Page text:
Here, we demonstrate an example of applying SET to quickly identify diagnostic markers associated with colorectal carcinoma (CRC) metastasis. 179 Affymetrix U133 Plus 2.0 microarray data downloaded from the expO (Expression Project for Ontology) project (GSE2019; released before December 2006) were subjected to molecular signature analysis according to a pipeline we have previously used [23]. 287 genes were significantly (false discovery rate (FDR) q < 0.01) differentially expressed between primary and metastatic CRC. By further applying SET, it was found that the top 18 genes had a similar discriminative power to that of more than 130 genes (error rate 0.025; p-value < 0.001) (Figure 3A, indicated by a circle). Among those top 18 genes several were known metastasis markers, such as osteopontin and nexin [24,25], supporting the reliability of our result. When those 18 genes were applied to another dataset from expO (36 samples from GSE2109; release March 2007) they, again, had a good discriminative power (error rate 0; p-value < 0.001) (Figure 3B). By application of the two-step evaluation procedure on these two datasets, the error rates were 0.025 and 0.083, respectively (data not shown).

thumbnailFigure 3. Applying SET on two colon cancer datasets. (A) Error rate distribution of 287 metastasis signature genes for 179 colon cancer arrays. The top 18 genes (indicated by a circle) had same discrimination power to that of over 130 genes. (B) Top 18 genes can also distinguish primary from metastatic colon cancer samples in another dataset (36 microarray samples) with p-value < 0.001.

To further validate the reliability of the tool, we further applied SET to analyse a signature of 70 genes related to breast cancer metastasis based on the data published by van de Vijver et al. [26]. Using the same 295 breast cancer samples SET reduced the gene number to a 49-gene signature without declination of prediction power (error rate 0.325 and 0.315, respectively; Figure 4A). We further divided the dataset into two smaller datasets according to their lymph node status from pathology report: among the 295 patients, 151 had lymph-node-negative disease (results of pathological examination) and 144 had lymph-node-positive disease [26]. For lymph-node-negative samples, we found the top 12 genes had a similar discriminative power to that of the 70 genes (error rate 0.272 and 0.291. respectively; p-value < 0.001). For lymph-node-positive samples, we found the top 8 genes had a similar discriminative power to that of 70 genes (error rate 0.319 and 0.396, respectively; p-value < 0.001). These results further consolidate the power of SET.

thumbnailFigure 4. Error rate distribution analysis for signatures related to breast cancer metastasis. (A) Using 295 breast cancer samples (published by van de Vijver et al.), SET can reduce the gene number from 70 to 49 without losing prediction power (error rate 0.325 and 0.315, respectively). (B) For 151 samples with lymph-node-negative pathology status, the top 12 genes had a similar discrimination power to that of 70 genes (error rate 0.272 and 0.291, respectively; p value < 0.001). (C) For 144 samples with lymph-node-positive pathology status, the top 8 genes had a similar discrimination power to that of 70 genes (error rate 0.319 and 0.396, respectively; p value < 0.001).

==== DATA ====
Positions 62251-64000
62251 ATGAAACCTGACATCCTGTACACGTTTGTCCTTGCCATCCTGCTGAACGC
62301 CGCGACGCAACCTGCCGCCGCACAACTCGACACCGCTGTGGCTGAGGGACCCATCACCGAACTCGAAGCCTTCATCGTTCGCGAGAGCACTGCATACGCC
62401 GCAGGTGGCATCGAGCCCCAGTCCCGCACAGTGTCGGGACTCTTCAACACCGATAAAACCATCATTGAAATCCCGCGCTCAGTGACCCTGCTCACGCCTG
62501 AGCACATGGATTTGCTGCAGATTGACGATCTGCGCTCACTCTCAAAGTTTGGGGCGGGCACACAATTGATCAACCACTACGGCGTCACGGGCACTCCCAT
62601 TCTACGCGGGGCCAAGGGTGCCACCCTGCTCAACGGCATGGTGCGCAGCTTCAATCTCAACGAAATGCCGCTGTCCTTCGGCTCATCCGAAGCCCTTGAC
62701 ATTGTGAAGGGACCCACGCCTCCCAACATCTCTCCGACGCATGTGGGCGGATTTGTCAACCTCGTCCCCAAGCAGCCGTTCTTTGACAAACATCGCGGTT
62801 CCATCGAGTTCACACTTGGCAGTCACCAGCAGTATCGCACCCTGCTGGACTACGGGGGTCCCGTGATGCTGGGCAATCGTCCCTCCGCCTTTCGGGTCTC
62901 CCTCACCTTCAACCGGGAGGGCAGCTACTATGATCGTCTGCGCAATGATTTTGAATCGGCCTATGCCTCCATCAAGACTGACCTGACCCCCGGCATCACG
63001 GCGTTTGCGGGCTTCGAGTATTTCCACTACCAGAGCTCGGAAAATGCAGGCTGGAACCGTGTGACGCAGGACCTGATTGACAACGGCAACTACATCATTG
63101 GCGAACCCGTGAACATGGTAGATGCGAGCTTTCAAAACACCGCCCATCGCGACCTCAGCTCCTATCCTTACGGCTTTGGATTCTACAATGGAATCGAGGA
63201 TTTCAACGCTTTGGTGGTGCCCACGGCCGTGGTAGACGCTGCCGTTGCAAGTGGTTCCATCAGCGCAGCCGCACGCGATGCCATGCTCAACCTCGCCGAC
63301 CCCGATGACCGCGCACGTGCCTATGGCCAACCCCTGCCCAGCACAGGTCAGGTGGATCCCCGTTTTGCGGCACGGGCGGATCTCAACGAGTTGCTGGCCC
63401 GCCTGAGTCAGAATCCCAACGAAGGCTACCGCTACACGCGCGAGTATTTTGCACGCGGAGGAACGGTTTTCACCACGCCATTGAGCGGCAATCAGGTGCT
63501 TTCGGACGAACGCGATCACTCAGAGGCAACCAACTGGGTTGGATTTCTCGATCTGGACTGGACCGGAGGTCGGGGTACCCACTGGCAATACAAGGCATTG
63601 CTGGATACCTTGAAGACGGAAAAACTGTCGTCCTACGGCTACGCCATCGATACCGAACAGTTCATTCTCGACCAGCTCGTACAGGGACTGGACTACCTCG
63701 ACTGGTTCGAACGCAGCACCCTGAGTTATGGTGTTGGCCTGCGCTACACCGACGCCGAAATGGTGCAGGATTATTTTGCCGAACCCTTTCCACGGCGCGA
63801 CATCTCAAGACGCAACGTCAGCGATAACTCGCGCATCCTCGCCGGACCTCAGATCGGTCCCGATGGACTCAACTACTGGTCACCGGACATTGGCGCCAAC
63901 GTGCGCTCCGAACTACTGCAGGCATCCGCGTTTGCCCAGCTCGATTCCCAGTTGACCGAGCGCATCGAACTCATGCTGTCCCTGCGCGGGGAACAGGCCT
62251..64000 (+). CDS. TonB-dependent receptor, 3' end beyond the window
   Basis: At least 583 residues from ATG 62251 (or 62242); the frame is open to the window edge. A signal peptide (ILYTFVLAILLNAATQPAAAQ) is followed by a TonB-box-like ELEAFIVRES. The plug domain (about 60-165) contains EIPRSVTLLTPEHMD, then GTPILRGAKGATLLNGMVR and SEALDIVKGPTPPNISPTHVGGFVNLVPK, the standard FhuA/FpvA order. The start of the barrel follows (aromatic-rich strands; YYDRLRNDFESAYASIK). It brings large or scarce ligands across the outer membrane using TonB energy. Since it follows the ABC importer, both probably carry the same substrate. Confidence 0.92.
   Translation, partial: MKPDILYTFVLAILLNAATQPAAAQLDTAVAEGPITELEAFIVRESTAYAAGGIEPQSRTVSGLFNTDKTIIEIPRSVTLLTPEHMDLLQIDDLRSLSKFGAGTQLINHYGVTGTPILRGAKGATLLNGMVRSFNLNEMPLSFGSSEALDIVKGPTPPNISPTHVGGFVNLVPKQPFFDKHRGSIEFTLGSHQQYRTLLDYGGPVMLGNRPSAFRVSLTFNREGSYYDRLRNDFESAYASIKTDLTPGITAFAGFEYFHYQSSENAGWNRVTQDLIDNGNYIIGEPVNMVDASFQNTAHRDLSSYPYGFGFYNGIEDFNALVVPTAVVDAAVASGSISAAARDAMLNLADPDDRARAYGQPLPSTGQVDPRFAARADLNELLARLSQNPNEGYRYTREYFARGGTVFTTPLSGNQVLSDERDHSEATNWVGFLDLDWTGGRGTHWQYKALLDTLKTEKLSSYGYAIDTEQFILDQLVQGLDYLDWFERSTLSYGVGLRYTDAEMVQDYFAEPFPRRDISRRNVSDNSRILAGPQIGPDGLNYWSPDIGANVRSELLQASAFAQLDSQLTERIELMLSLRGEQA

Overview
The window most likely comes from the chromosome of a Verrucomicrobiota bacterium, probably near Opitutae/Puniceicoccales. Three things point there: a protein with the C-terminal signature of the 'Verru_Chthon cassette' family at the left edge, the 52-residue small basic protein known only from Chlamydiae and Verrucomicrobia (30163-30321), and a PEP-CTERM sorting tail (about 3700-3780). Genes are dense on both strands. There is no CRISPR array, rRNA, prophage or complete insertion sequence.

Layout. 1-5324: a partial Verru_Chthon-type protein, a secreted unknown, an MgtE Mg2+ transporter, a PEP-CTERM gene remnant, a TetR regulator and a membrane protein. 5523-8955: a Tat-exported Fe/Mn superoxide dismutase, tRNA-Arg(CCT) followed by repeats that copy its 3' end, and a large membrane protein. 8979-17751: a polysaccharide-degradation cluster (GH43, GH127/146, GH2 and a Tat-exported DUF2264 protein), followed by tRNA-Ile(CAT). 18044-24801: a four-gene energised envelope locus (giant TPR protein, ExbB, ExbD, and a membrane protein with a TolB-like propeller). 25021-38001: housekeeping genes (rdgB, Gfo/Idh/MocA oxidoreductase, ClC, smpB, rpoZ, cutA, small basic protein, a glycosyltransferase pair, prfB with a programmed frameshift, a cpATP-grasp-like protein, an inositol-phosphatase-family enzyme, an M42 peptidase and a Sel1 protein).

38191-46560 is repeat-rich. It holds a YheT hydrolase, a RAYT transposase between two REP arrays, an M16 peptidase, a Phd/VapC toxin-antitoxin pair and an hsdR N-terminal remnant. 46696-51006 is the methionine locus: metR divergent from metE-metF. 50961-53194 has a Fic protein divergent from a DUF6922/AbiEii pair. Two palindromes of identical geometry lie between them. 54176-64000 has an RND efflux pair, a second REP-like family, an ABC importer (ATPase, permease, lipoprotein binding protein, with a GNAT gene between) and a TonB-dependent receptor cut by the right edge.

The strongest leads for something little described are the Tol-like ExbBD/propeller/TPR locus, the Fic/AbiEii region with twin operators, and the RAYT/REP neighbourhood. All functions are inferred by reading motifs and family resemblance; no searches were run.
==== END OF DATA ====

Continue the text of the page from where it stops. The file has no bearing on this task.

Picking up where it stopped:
Visualization of prediction strength (PS) for evaluation and prediction

Given that the prediction uncertainty is not revealed by estimation of error rate, the incorporation of the PS index in the analysis is of importance. The PS presentation methods used by MacDonald et al. [3,16,17] and Ye et al. [17] were integrated into SET, but a new way of displaying the PS information for each sample was devised (Figure 2D). The PS visualization module conveniently enables the user to trace back samples incorrectly grouped, or samples that have lower prediction certainty (PS value close to 0). Furthermore, the module would be of substantial value in clinical research when clinical parameters, such as disease progression, are taken into consideration. For example, in Figure 1, some primary tumour samples were grouped together with metastatic tumours. Not only does the tool enable re-validating the reliability of the features used, but also back tracking to the clinical information of those primary tumours, allowing potential discovery of patients with inferior clinical outcome or higher metastatic risk.

As described in Implementation, arrays in the same matrix can be annotated as "Supervised" or "Testing" samples in SET. Visualization of their PS information in the same plot enables the user to re-evaluate the discriminative power and validate the prediction power of a signature simultaneously.